One day, either four or five years ago, Marcus Knolt and his family pulled up to a church in Athens Wisconsin in their horse and buggy. It was the Athens Mennonite Church, not to be mistaken for the Church of Athens next door. It was not an Old Order church, nor Amish, none of their member any longer used a horse and buggy. Now, there everyone drove some description of, ideally, a drab, dark colored vehicle with no chrome, or, for some who insisted upon being a little different, or the price was right, white or gray would be allowed. The Church of Athens had broken away from Athens Mennonite Church some 13 years prior for several reasons, the paramount one being that a newcomer, someone who wished to join the church, desired to add the component of a mustache to his facial profile. This man did not necessarily need any more hair on his face for reasons such as Marcus Knolt might have. Marcus may have appreciated the liberty to have all the hair on his face nature would allow those days while rolling to church when a freezing, twenty mile an hour wind was blowing through his buggy front, but this time the Athens Mennonite Church was faced with a fellow who felt he should be free in the Lord to either have or not to have whatever facial hair the Lord might have for him whether he needed it or not, and for him this included a mustache. The elders atthe church couldn't see fit for the Lord to allow him to do that, so the fracture was consumated, and with their newly claimed liberty to grow facial hair unabated, they built their new church three times the size of the first, right next door to it, and life went on.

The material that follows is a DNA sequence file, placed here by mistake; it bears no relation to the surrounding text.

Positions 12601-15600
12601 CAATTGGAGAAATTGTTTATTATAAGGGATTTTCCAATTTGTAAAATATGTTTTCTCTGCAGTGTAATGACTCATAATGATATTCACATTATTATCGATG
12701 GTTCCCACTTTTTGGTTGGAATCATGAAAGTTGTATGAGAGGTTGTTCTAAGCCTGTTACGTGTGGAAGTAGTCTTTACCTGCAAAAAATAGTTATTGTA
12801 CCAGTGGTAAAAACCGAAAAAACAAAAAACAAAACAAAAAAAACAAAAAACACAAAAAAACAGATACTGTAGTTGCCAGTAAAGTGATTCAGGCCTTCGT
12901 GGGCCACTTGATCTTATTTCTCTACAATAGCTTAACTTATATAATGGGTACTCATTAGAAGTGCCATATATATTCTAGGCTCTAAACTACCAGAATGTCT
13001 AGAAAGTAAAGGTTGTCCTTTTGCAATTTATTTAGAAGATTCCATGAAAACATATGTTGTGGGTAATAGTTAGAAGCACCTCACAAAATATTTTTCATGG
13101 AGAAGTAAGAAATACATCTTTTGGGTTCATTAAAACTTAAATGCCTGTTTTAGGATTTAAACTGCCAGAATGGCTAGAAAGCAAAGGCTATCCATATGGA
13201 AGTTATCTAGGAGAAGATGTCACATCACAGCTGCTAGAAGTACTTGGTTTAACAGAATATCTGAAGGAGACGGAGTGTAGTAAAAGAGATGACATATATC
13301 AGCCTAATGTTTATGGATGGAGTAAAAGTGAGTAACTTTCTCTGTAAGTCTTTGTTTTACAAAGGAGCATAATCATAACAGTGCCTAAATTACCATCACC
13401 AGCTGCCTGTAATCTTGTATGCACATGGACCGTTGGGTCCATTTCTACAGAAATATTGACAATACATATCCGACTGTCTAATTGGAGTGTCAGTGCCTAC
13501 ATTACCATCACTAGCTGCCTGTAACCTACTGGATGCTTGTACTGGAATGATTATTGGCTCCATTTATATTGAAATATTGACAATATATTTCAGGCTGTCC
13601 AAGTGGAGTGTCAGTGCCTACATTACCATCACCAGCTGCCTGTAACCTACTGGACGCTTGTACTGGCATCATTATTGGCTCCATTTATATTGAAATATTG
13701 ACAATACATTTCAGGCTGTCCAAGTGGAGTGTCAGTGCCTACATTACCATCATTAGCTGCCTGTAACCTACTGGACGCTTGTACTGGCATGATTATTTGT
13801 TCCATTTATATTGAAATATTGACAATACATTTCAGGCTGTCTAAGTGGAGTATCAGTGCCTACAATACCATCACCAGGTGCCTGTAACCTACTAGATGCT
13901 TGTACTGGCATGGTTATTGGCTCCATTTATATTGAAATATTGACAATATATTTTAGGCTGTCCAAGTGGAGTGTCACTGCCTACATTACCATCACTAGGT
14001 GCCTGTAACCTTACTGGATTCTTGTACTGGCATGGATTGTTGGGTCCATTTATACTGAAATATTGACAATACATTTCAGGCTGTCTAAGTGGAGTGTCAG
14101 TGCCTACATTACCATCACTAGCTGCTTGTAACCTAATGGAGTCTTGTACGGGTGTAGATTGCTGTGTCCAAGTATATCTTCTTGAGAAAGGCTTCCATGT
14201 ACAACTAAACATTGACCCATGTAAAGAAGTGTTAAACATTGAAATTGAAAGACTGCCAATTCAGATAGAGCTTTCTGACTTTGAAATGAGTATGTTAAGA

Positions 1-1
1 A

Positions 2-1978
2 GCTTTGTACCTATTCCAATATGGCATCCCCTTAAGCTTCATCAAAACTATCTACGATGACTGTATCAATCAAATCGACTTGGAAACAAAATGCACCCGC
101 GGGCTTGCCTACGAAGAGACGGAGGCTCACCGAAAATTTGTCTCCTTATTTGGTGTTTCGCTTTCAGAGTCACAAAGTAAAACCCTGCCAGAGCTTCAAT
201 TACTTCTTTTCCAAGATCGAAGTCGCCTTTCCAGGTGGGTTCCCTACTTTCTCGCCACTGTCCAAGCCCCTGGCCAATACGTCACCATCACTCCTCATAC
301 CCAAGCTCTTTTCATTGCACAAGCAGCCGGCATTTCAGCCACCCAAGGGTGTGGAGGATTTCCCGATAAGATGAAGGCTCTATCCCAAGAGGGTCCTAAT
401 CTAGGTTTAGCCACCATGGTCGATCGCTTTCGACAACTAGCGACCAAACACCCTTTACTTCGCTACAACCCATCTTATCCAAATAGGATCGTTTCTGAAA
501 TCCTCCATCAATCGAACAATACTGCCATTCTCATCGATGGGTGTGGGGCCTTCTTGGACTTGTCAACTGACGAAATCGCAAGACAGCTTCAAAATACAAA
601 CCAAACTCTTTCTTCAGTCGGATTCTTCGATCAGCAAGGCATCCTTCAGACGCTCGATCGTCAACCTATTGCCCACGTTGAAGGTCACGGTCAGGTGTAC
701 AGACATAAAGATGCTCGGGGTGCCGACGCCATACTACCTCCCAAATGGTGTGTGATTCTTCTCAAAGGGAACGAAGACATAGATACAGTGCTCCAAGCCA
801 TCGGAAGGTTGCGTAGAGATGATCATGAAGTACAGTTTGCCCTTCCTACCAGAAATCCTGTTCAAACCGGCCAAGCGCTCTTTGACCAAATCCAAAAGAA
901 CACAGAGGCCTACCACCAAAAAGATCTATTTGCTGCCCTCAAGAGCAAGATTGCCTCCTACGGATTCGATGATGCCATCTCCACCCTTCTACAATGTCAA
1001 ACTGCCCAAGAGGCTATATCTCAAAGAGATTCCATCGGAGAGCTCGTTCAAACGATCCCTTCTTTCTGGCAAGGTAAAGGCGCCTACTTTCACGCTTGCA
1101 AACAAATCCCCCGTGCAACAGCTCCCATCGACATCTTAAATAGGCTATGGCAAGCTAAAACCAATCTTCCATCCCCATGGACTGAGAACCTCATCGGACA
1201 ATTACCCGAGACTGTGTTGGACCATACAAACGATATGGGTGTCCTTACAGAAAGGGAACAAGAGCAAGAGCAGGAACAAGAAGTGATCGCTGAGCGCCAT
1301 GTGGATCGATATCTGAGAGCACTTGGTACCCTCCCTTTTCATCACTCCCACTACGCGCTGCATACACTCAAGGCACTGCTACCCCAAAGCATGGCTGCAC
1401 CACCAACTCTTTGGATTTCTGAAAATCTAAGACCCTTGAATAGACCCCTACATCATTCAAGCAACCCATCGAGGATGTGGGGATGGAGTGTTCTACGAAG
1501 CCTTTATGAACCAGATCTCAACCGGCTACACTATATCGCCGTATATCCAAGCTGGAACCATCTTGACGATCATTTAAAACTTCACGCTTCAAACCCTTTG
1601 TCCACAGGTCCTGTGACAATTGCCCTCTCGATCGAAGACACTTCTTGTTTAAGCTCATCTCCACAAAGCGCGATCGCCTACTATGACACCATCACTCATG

Marcus and his family, on the other hand, were allowed to join in spite of the initial imputation of them clinging to their horse and buggy for their salvation, at best being very much a sort of oddity, and eventually, skeptically, were given their own new hitching post for which to tie their faithful old Standardbred cart horse to on Sunday mornings. They were claimed as a sort of prize wrestled away from the old order traditions just down the road in almost every direction, and it would be only a matter of time before they were talked out of their horse and buggy. Of course, showing up in a horse and buggy seemed like going in reverse to many of the newly converted Conservative Mennonites – many of them had grown up riding in a horse and buggy and had come out of the older Old Order Mennonite setting, some even from the Amish. This horse and buggy stuff seemed like a step in the wrong direction. Maybe even a blackslide. And after all, who could resist? He was free no - at last, to drive a car. That seemed like a splendid prospect that surely no one would not jump at, given the Northern Wisconsin weather and the long, rural highways. He could now drive in a car – as long it was of a darker color and had no chrome on the bumper or hub caps. But this didn’t seem attractive to Marcus. He had always driven a horse and buggy, and on top of that, like his kin, he still felt fine in it. He owned a successful cider juicing business, probably seldom had ever been in a tremendous hurry to get anywhere, and saw no reason to change modes of getting from one place to the next after all. He simply preferred his horse and buggy, was used to it, and wanted to keep on with it. After a few brothers meetings, the brothers started to understand this. To these same brothers whom I had been fellowshipping with for five years, my two riding horses were neither any longer necessary. “Don’t you use those mainly for recreation”? "Don't they just mainly stand around eating hay?". They thought they had me cornered now. True, they would say, riding horses were just a luxury now and a only a waste of time and money. “Well”, I would say, “I decided I had better keep a couple around . . . just in case the Amish are right”. Oooo . . . whoa. Invariably a moment or two of silence would lapse before the lips at the edge of their mouths would turn up, and they would burst open with laughter. Those whom I delivered the joke to could usually understand irony. They would figure I was making fun of the Amish . . . and most of the time, a few moments later, realize that I was making an argument that they, themselves understood, and that I was poking fun at them.When I would end by telling them that I was also a farrier, the silence would return and reflections on how far they had traveled from the ways of their parents and grandparents would fascinate them.